Proprietary software is often aimed at a specific market segment, for example the SME or the corporate sector. Open source projects have less of that, because they are built for a specific customer requirement. Groupon's Head of Business Intelligence, Rafael Herrera, says the company was built almost entirely on open source software in its start-up phase. "The most important factor - other than the cost savings - for us was scalability," says the Groupon chief. "We needed a framework that could support dynamic growth, so our IT backbone is built almost entirely with open source technology." For example, Groupon uses an open source data integration platform from Talend.
Open source software allows handy users to work with the source code to modify it. As a result, software that has actually been built for an entire sector can quickly be customized for a specific organization. So it comes as no surprise that the ability to easily modify software is one of the top 5 reasons for open source from the Black Duck study. Last year this reason was in eighth place, now it is in fourth place.
In the past, when different companies wanted the same functionality, they built it from scratch, used a product from an outside supplier, or formed a consortium to create and support the product. Open source makes this a lot easier, because companies can more easily work together on a product, which in turn saves time and money, leaving more room for projects that differentiate themselves. According to the Black Duck survey, half of companies contribute to open source and even 56 percent intend to work more on open source this year. By being involved in the development process, companies can influence the way this software develops and build good relationships with other developers.
It would be nice if standards were set by intelligent opinion makers who chose the best path for the entire industry to move forward the fastest. But in practice, standards often de facto arise based on the popularity of products - take Microsoft's Word .doc format. A successful open source project can perform the same function without the additional risk of vendor lock-in. Take Apache Web Server, for example, which grew at the time of the booming web. The accessible platform ensured that many web standards were embraced in the early days of the web.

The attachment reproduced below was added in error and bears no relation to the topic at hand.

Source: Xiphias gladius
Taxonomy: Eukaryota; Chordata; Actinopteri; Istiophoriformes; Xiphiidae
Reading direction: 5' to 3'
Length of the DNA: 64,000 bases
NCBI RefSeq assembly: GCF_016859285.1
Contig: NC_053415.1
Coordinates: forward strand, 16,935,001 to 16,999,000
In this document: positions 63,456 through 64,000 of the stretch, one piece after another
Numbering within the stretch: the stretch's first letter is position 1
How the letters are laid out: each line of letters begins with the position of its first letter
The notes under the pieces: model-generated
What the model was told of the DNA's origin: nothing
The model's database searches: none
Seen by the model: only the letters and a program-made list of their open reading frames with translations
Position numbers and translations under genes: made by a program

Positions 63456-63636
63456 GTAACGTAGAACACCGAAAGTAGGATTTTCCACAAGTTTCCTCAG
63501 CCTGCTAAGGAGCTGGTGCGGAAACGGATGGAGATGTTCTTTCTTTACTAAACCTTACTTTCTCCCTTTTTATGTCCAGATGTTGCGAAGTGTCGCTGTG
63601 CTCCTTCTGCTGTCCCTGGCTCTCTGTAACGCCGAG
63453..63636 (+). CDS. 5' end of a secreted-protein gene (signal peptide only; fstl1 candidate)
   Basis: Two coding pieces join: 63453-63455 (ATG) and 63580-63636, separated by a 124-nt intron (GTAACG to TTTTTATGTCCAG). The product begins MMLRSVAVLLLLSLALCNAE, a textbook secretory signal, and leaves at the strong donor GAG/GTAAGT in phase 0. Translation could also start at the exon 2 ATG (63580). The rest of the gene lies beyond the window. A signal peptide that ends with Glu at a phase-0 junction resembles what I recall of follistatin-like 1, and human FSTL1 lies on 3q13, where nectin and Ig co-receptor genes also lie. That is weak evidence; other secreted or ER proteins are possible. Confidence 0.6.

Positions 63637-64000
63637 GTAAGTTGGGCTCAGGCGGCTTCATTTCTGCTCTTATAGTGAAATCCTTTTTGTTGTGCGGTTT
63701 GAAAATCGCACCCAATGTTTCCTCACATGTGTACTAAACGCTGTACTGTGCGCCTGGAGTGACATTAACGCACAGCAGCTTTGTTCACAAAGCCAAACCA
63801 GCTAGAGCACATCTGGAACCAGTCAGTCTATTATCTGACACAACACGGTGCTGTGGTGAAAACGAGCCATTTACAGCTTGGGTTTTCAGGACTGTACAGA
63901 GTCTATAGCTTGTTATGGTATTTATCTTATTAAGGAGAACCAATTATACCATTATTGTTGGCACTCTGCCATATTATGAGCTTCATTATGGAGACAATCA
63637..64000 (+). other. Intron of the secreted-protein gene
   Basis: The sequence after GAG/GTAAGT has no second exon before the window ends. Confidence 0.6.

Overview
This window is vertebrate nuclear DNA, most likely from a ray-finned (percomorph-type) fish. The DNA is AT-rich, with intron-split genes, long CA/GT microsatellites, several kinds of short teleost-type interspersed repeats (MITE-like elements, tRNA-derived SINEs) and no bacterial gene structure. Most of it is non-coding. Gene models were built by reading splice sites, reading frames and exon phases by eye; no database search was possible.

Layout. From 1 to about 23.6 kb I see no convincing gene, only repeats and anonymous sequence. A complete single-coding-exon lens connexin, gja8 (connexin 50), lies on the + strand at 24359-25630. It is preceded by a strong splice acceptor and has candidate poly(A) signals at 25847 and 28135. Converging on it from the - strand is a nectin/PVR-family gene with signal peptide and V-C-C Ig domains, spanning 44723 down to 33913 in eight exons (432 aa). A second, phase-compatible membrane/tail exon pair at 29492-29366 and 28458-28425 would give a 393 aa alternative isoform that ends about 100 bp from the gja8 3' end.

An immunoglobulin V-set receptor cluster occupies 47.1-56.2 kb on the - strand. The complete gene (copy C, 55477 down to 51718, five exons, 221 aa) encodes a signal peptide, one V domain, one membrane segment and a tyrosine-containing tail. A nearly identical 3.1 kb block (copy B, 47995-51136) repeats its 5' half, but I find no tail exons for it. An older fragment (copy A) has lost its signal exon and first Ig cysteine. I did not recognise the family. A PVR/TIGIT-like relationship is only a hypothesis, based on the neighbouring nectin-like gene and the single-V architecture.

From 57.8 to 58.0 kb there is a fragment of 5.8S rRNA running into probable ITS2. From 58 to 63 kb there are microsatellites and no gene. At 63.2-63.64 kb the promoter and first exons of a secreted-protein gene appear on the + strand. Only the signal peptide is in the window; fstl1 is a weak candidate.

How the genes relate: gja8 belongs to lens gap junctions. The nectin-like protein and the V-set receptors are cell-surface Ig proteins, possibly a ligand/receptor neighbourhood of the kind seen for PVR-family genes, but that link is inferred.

Open source software no longer lags behind proprietary platforms in approaching functionality, but nowadays more often demonstrates how it should be done. Much high-profile open source software is driving mobile platforms, cloud, big data and IoT, accelerating the evolution of these platforms. Or how about the web itself, which is largely built on a stack of Linux, Apache, MySQL and PHP. Even in the newest domain (back with a vengeance), virtual reality, open source environments, such as OpenSim, Open Wonderland and Open Qwaq, are making a name for themselves.
Of course, cost cannot be left out of this list, as it remains an important consideration for many organizations implementing open source to reduce costs. Of course, open source does not mean that everything is free. Business suppliers charge for certain versions, for support, or for customization. A company must also devote internal resources to adapting and integrating open source software. But cost is no longer the determining factor, according to the stories of companies we spoke to and the two studies mentioned. Open source offers more quality, security and most importantly, it has reached a tipping point in adoption: it is widely deployed by giants such as Facebook and Google.
10 reasons why open source is conquering the world